Using a practice lens to explore the social dimensions of biodiversity conservation

Thomas, Sarah (2017) Using a practice lens to explore the social dimensions of biodiversity conservation. PhD thesis, UNSPECIFIED.

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Consideration of the ‘social dimensions’ is increasingly gaining currency within the conservation community. A growing body of literature indicates the importance and influence people and societal practices have on the effectiveness of biodiversity conservation. As such, conservationists and their organisations are being urged to embed more social components within their projects and programmes. However, there is self-reported lack of understanding, skills and confidence by many conservationists about the scope and nature of this social dimension within the biodiversity conservation context. This thesis aims to recast the social dimensions of conservation. Specifically, to explore its boundaries and how current understanding can be supplemented using a social practice theoretical lens. It aims to strengthen conceptual understanding and develop pathways of practical application within conservation organisations. This research was undertaken within the context of my own institution, the Zoological Society of London which is a UK zoo-based conservation organisation. The research was exploratory in nature due to the complexity and relatively undefined status of the social dimensions within biodiversity conservation. A mixed method approach was employed using key informant interviews and an online survey instrument to depict and describe practices within the social dimensions of conservation, and to gather perceptions about these practices. The thematic results offer both a recasting of the definition of the social dimensions of conservation and a conceptual model of the ‘ecologies of practices’ at the Zoological Society of London. These new knowledge resources provide a basis to foster further understanding of how people and their practices fit into the conservation landscape. They also offer recommendations for both the Zoological Society of London and the wider biodiversity conservation community, to build individual and organisational capacity towards the social dimensions through future research, training and organisational development.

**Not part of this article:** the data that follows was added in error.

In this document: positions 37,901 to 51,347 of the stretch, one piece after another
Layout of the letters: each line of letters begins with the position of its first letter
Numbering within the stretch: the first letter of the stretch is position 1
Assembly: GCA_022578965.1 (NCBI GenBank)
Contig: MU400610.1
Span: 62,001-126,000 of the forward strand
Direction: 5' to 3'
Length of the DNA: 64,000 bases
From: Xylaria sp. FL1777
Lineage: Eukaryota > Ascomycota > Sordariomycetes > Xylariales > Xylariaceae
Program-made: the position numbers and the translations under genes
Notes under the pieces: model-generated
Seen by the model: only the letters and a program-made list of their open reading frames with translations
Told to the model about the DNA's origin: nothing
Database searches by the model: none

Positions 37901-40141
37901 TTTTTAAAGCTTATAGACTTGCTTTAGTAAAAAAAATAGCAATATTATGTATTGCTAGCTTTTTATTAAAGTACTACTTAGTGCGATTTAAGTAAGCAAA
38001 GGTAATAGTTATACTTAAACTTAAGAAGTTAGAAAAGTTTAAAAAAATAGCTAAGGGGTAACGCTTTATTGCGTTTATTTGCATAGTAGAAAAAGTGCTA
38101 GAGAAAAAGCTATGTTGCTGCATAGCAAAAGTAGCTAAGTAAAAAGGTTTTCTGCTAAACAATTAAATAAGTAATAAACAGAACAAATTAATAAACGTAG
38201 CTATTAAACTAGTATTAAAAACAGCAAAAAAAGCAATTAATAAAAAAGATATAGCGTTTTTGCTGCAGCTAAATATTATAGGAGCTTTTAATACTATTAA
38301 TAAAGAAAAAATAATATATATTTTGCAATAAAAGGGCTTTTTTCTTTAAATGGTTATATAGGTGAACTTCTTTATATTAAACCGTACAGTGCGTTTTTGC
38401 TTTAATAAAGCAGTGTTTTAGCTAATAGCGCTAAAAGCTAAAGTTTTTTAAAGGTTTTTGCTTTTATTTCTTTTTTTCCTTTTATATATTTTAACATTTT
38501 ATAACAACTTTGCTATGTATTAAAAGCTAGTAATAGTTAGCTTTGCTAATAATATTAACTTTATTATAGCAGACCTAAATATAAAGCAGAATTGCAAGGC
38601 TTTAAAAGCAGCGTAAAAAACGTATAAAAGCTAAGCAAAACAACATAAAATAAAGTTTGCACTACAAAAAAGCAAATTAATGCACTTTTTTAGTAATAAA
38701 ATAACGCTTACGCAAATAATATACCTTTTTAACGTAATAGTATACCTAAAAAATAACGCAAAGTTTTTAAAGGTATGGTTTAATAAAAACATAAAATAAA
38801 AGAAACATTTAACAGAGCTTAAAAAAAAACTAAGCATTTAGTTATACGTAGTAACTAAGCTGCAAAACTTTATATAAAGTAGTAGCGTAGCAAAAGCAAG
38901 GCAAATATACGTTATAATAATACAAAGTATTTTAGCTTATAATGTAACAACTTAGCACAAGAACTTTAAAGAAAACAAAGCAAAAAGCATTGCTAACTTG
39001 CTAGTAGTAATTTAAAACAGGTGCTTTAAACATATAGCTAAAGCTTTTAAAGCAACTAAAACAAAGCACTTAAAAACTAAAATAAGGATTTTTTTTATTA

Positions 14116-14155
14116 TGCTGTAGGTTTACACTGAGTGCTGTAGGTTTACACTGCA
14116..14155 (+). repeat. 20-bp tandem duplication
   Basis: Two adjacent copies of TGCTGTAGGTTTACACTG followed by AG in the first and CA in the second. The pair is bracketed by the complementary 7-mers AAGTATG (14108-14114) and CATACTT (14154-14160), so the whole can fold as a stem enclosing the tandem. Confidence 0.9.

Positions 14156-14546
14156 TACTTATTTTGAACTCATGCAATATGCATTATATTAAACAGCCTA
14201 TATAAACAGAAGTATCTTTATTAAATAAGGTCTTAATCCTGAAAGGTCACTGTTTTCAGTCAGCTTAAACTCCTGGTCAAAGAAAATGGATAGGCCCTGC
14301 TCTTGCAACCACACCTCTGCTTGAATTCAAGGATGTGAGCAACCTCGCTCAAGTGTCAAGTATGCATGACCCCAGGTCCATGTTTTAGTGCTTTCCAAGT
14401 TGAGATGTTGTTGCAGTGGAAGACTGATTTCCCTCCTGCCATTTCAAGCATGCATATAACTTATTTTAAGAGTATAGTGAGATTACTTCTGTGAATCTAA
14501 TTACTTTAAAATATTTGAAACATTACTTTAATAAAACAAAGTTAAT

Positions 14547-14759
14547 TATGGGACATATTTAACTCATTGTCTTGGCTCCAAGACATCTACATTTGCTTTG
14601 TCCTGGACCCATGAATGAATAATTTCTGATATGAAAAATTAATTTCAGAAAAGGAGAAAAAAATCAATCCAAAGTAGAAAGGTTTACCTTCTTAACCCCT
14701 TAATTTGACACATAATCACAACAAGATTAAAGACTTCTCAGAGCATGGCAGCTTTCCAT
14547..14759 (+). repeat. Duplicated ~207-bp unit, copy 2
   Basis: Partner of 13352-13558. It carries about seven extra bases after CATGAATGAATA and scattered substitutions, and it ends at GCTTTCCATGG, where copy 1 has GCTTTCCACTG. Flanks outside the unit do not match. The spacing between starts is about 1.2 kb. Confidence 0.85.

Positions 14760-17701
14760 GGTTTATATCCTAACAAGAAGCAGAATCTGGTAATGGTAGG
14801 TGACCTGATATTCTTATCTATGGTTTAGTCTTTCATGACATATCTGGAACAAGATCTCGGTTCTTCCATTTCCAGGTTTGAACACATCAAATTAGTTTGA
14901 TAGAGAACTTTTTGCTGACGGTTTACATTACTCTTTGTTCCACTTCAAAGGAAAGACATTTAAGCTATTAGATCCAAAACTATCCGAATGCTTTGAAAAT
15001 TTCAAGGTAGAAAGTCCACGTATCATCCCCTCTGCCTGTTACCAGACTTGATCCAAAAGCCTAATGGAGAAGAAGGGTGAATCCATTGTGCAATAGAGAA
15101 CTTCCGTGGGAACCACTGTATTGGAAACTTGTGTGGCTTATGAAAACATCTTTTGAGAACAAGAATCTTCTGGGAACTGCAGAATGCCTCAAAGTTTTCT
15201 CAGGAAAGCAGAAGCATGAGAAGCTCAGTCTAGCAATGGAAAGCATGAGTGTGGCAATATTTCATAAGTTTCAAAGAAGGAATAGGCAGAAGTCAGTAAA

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Thesis (PhD)
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17 Sep 2018 09:32
Last Modified:
16 Sep 2023 02:47